Following the morphological top-hat transformation, the Hessian-based multiscale filtering [5] is used for enhancing the medical image. The filter is based on eigenvalue analysis of the scale space of the Hessian matrix. The eigenvalues and eigenvectors of Hessian matrix are closely related to vascular intensity and direction. For a 3D input image , Hessian matrix is a 3 × 3 matrix composed of second-order partial derivatives of the input image :

In practice, the second-order partial derivatives of input image at a point are defined as a convolution with derivatives of Gaussian filter at scale : where denotes a Gaussian convolution kernel at scale . Let the eigenvalues of be , , and , and their corresponding eigenvectors be , , and , respectively. Table 1 summarizes the relations between and orientations of different structures in the image.

Based on the eigenvalues of , the dissimilarity measures and are defined as

The first ratio accounts for the deviation for a blob-like structure, but it cannot distinguish between a line-like and a plate-like pattern. The second ratio is applied for distinguishing between plate-like and line-like structures. In order to reduce the response of the background pixels, Frangi et al. used the Frobenius norm of the Hessian matrix to define the measure of “second-order structureness” [5] as follows:

Assuming a bright blood image, the vesselness function can be defined as follows: where , , and are thresholds which control the sensitivity of the filter to the measures , , and . The filter is applied at multiple scales, and the maximum response is selected to be a final estimate of vesselness. Consider where and are the minimum and maximum scales at which relevant structures are expected to be found. The choice of the two values must ensure that they will cover the range of vessel widths [5]. The maximum response output is the enhanced image which corresponds to line-like structures.

For 2D images, we use the following vesselness measure defined by Frangi et al. [5] which follows from the same reasoning as used for 3D: where is the blobness measure in 2D images.

3. Vessel Segmentation

3.1. Active Contour Methods

Active contour methods have been popular in a wide range of problems including visual tracking and image segmentation since they were first proposed in 1988 by Kass et al. [20]. The basic idea of active contour methods is to evolve a curve from a given initial state towards an object boundary. In this paper, we used region-based active contour methods under the level set framework to segment vascular trees. Region-based active contour methods assume intensities of image regions to be constants. Compared with edge-based methods, region-based approaches have many advantages such as robustness and insensitivity to image noise [21].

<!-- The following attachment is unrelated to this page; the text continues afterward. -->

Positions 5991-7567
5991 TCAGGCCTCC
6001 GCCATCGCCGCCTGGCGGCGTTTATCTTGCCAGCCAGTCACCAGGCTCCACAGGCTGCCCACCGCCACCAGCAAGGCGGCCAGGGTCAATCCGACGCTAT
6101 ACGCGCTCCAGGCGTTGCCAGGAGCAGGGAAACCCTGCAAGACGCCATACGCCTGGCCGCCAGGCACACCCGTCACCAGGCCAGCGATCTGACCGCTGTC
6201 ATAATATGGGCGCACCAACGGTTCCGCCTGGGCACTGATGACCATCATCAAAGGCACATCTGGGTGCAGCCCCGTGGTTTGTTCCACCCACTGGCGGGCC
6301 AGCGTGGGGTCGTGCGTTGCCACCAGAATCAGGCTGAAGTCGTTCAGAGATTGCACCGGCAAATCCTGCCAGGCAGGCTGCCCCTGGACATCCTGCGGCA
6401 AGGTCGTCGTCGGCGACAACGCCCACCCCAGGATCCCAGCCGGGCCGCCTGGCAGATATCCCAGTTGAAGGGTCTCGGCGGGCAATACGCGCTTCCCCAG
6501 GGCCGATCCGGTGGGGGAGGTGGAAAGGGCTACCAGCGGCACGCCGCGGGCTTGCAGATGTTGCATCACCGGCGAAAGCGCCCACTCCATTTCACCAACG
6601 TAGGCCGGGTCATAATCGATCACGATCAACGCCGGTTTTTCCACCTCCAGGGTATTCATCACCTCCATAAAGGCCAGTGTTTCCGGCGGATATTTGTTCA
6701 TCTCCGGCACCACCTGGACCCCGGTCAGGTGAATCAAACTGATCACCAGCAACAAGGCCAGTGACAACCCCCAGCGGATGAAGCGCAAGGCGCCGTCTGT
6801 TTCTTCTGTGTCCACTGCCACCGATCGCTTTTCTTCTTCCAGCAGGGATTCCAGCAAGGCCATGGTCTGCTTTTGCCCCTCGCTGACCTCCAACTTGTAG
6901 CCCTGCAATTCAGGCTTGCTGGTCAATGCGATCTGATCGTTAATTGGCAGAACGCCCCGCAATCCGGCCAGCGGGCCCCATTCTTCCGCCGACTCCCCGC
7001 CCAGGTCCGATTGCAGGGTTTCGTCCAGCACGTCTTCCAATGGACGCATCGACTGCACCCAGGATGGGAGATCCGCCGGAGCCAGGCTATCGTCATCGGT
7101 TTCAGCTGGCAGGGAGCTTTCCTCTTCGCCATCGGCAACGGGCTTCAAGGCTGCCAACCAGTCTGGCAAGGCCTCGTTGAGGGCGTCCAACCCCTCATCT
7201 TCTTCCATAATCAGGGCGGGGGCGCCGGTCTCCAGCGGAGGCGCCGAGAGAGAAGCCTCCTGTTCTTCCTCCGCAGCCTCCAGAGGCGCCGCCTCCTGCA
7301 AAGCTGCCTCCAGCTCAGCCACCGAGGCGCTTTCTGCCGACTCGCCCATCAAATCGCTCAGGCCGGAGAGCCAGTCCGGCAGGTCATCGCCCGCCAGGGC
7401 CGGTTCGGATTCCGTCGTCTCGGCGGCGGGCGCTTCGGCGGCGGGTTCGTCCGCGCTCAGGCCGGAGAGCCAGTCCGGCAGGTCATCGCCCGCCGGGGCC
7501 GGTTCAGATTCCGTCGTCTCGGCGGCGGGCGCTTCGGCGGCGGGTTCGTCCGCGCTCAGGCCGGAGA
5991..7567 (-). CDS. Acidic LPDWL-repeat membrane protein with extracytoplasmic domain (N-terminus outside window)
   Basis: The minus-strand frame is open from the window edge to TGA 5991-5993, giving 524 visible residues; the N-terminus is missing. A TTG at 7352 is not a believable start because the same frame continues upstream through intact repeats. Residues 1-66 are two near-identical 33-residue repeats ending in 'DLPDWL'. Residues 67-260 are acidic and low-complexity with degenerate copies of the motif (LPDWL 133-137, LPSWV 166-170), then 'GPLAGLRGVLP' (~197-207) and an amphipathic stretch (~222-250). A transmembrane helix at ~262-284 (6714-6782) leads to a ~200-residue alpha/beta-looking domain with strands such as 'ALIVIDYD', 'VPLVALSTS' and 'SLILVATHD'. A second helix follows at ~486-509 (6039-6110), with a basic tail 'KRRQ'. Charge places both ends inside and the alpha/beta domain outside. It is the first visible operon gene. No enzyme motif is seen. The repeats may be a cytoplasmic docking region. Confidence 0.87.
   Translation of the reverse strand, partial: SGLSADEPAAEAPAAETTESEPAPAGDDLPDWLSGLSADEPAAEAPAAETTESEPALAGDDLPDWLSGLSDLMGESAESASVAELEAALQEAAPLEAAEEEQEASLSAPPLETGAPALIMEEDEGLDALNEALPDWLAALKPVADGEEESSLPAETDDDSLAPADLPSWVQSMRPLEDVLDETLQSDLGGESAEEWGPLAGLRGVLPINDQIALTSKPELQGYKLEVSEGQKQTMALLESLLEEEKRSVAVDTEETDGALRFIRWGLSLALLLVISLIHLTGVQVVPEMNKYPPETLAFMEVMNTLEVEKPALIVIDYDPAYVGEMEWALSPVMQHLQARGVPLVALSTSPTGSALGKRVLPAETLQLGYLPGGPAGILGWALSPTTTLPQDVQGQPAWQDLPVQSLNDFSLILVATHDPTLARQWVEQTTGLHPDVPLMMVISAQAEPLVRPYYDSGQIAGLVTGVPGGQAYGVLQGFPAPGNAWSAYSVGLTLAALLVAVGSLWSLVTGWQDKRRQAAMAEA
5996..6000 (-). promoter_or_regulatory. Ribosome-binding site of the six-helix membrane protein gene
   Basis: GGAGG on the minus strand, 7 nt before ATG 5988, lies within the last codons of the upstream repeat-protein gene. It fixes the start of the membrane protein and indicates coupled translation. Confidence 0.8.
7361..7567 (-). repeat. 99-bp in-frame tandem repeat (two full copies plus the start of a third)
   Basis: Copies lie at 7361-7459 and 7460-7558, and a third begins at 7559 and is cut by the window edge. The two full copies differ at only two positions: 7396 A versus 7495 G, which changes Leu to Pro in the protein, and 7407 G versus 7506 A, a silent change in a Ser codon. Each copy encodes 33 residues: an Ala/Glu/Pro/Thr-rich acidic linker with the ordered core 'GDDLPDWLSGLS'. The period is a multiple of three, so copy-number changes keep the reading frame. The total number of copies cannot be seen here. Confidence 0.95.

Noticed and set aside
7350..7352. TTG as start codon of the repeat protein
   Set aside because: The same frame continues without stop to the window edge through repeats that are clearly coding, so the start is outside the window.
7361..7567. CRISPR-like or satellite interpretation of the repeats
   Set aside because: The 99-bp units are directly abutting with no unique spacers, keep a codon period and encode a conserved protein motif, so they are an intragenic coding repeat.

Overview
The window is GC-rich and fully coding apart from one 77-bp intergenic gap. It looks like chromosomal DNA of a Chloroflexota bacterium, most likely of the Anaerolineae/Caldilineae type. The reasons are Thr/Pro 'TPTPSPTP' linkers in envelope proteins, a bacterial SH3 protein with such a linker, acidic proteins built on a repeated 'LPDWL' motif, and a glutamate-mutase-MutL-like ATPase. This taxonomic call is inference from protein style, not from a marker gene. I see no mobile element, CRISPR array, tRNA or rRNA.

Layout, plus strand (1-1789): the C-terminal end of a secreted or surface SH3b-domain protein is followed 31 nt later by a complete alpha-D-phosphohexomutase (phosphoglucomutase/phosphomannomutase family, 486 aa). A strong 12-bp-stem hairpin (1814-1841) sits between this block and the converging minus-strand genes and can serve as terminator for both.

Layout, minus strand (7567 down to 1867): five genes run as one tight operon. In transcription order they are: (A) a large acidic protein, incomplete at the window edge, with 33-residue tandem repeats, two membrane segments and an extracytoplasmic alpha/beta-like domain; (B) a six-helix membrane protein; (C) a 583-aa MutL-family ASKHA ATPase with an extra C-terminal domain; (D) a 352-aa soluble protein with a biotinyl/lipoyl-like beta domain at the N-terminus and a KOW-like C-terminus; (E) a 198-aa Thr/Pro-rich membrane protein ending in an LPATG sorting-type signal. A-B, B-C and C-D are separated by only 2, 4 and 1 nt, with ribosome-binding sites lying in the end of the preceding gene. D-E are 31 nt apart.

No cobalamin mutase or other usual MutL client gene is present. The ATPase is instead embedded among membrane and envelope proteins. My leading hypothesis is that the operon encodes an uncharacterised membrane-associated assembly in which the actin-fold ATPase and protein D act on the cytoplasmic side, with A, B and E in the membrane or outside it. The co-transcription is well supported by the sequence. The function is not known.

In region-based active contour methods, a curve is iteratively evolved by optimizing an objective function to find the boundary of an object. Let the bounded open subset represent the image domain. Each image is defined as , and is a spatial variable representing a single point within the image domain . In the level set framework, the boundary is embedded in a higher-dimensional function. For example, a simple curve on a 2D plane can be embedded in a 3D surface . By convention, is represented as the zero-level-set of such that the curve is located where crosses a plane at the 0th level. Thus, on the interior of , , and on the exterior of , . During the segmentation process, the function is evolved rather than explicitly evolving the boundary itself when using a parametric boundary representation. The level set evolution equation is given by where is speed function. In our implementation, is initially represented as a signed distance function of the boundary and is evolved via the optimization of an objective function representing the goal of segmentation.

It is well known that level set methods are the most widely used way to represent a contour because of their simple implementation. In addition, it allows very complex curve behavior and automatic topology adaptation [22]. But the primary drawback of level set methods is that they are slow to compute. In this work, we borrow the idea of Lankton’s work [22] to implement our approach with the sparse field method (SFM) proposed by Whitaker [23] which allows one to implement level set active contours efficiently. The objective function used in this work for vascular tree extraction will be described in Section 3.2.

3.2. Vascular Tree Segmentation

In this paper, we use Chan-Vese model [24], a region-based active contour model, to overcome the drawback of Hessian-based multiscale filtering. The object of Chan-Vese model is to minimize the objective function defined by where and denote the average intensity of pixels inside and outside (i.e., , ), respectively. The Heaviside function and the Dirac Delta function will be used to partition the level set function. The objective function can be rewritten in terms of as